If no pause, then how can we make sure AI is ethical?
“Should we let machines flood our information channels with propaganda and untruth? Should we automate away all the jobs, including the fulfilling ones? Should we develop nonhuman minds that might eventually outnumber, outsmart, obsolete, and replace us?”
These were just some of the questions asked in an open letter published in March by the non-profit organisation Future of Life Institute, in response to the rapid development of generative AI.
New large language models (LLMs) such as Open AI’s Chat GPT and Google’s Bard have seen widescale uptake thanks to their ability to take on workloads and generate large-scale efficiencies.
The letter’s signatories included Tesla’s Elon Musk and Apple co-founder, Steve Wozniak, in sudden alarm to the booming and rapid development of artificial intelligence over the past few months.
To these tech leaders, the prospect of robots taking over has become a serious, imposing reality, not sci fi – with questions around its swift development as damning as: “Should we risk the loss of control of our civilization?”
Gen AIs also look set to replace thousands of job roles too, according to firms such as BT and IBM – the latter’s CEO pausing almost 8,000 job hires because their work, he reasoned, could now or will soon be performed by AI.
And yet while the letter warned that the rapid development of AI was “an out-of-control race to develop and deploy ever more powerful digital minds that no one – not even their creators – can understand, predict, or reliably control” no one has stepped forward to volunteer a slow down.
However, while not all working in artificial intelligence agree with an entire pause on development, most believe that the technology needs to be built and regulated in a way that it can be trusted, and adopted without being discriminatory or causing us to, as the letter puts it, “lose control of our civilization.”
Picking up on the themes of this open letter last week her Next Web keynote in Amsterdam, Google DeepMinds COO, Lila Ibrahim expressed concern over AI bias.
“It’s critical that we address the importance of diversity, equality, and inclusion now. It’s not something that we can wait for, and it’s not the responsibility of any one organisation. This is a requirement within all our organisations,” she said.
How to control an AI bias
For Janet Adams, COO of decentralised AI firm, SingularityNET, technology – and AI specifically – “is like air – everybody should have it. It’s just as important for human rights as education, water, and food.”
And just as the air we breathe needs to be clean, so does the data we use that fuels these chatbots, she claimed.
“As humans we have all these crazy, silly biases that we’re not even aware of,” Adams said. “But with AI, we have the opportunity to find them because they’re documented in the data.”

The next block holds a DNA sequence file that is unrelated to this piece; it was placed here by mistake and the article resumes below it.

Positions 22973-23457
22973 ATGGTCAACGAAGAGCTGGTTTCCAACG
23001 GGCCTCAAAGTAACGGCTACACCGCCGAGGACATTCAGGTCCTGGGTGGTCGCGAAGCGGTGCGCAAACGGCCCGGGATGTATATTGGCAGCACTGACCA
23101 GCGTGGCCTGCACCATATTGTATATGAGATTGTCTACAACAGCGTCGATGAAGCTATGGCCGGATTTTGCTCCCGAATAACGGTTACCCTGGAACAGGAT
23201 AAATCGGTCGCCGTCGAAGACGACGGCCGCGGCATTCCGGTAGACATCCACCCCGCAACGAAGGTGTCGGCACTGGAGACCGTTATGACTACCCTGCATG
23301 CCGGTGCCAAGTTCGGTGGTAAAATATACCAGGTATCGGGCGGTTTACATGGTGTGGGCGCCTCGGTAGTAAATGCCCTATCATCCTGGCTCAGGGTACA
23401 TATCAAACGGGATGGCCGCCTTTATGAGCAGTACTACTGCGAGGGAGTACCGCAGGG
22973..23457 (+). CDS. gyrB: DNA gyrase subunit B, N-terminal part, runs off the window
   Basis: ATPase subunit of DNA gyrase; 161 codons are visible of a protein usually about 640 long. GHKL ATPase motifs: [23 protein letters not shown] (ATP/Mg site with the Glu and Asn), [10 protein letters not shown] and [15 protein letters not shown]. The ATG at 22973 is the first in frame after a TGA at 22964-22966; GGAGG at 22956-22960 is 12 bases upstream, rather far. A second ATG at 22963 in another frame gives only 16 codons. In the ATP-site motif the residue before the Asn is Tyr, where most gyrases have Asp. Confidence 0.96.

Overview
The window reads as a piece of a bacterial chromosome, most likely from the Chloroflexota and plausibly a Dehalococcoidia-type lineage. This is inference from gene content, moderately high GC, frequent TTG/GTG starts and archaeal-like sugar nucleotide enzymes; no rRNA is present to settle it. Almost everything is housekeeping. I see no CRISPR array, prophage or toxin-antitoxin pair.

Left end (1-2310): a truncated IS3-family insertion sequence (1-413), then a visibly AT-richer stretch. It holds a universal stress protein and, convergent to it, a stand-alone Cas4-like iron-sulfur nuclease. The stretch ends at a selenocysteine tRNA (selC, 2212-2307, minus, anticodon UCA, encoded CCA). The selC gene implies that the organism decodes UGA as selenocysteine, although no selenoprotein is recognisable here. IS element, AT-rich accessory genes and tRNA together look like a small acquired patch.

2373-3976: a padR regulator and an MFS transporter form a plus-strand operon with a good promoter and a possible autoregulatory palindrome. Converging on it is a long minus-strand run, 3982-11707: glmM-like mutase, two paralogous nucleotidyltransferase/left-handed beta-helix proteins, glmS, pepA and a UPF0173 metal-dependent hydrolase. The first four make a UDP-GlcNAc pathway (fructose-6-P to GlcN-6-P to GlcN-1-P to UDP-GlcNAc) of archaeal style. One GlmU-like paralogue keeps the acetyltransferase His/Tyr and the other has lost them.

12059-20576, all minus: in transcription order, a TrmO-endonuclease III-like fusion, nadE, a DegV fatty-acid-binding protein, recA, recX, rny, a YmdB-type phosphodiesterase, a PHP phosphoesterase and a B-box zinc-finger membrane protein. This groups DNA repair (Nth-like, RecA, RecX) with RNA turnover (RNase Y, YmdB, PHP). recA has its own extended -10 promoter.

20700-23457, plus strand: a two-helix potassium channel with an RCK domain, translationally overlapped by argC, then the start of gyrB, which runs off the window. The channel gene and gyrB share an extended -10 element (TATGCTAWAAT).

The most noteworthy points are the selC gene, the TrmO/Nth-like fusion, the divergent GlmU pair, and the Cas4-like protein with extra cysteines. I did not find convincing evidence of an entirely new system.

As artificial intelligence receives its knowledge from large data sets, it’s what is embedded in the data that sets the bias.
“Every decision creates a data trail, and in that data trail, we can look at it and we can audit it and we can run it,” Adams tells TechInformed after her own Next Web keynote.
She uses the 2019 example of AI bias where a husband, with a poorer credit score than his wife, was granted a credit allowance twenty times more favorable, even though they both applied at the same time.
“It just showed bias in the decision-making of the humans who then drove the algorithm to decide that the man was a better creditor than the woman,” Adams explained.
Historically, “a man is more likely to get promoted, and they’re less likely to take time off for maternity,” so logically, and without equal thinking, the man is a better creditor.
But the future does not have to be like that past, argued Adams – and now is a unique opportunity to ensure that discrimination is not repeated.
“We can intervene, and we can change the future and we can say ‘no, we’re not accepting that gender bias’,” Adams states.
“It’s a beautiful opportunity, and it’s a once-in-a-species opportunity to weed out and eradicate bias.”
According to Ibrahim, diversity must already be part of a company’s ethos to tackle discrimination in AI. “When you don’t have the right folks around the table to give you that perspective, you need to go outside and figure out: How do you bring a seat in? How do you get those outside perspectives?”
Ibrahim and Adams both believe that creating regulation around AI and controlling its ethics is a joint effort between governments, stakeholders, and marginalised people to ensure, as Adams says, “that we are all developing ethically.”
“Artificial General Intelligence has to be able to cope with power consistency, it has to be able to cope with the fact that what is right to one person, may be wrong to the other,” she added.
On the topic of ethics and regulation, how do the algorithms ensure that they are being compliant with the ethics of a diverse group of people?” Adams asks.
SingularityNET’s answer to this issue is its own programming language called META, which is a functional programming language that enables computing to store concepts more complex than, for example, simply recognising a face on camera, or predicting what product a customer might buy.
It also serves as a decentralised AI marketplace which means that artificial intelligence, and those creating it, aren’t owned solely by one large corporate, and so to create a fair distribution of power.
“Developers can put AIs on the marketplace, and they can be downloaded and streamed just like a Google Play Store app,” explained Adams.
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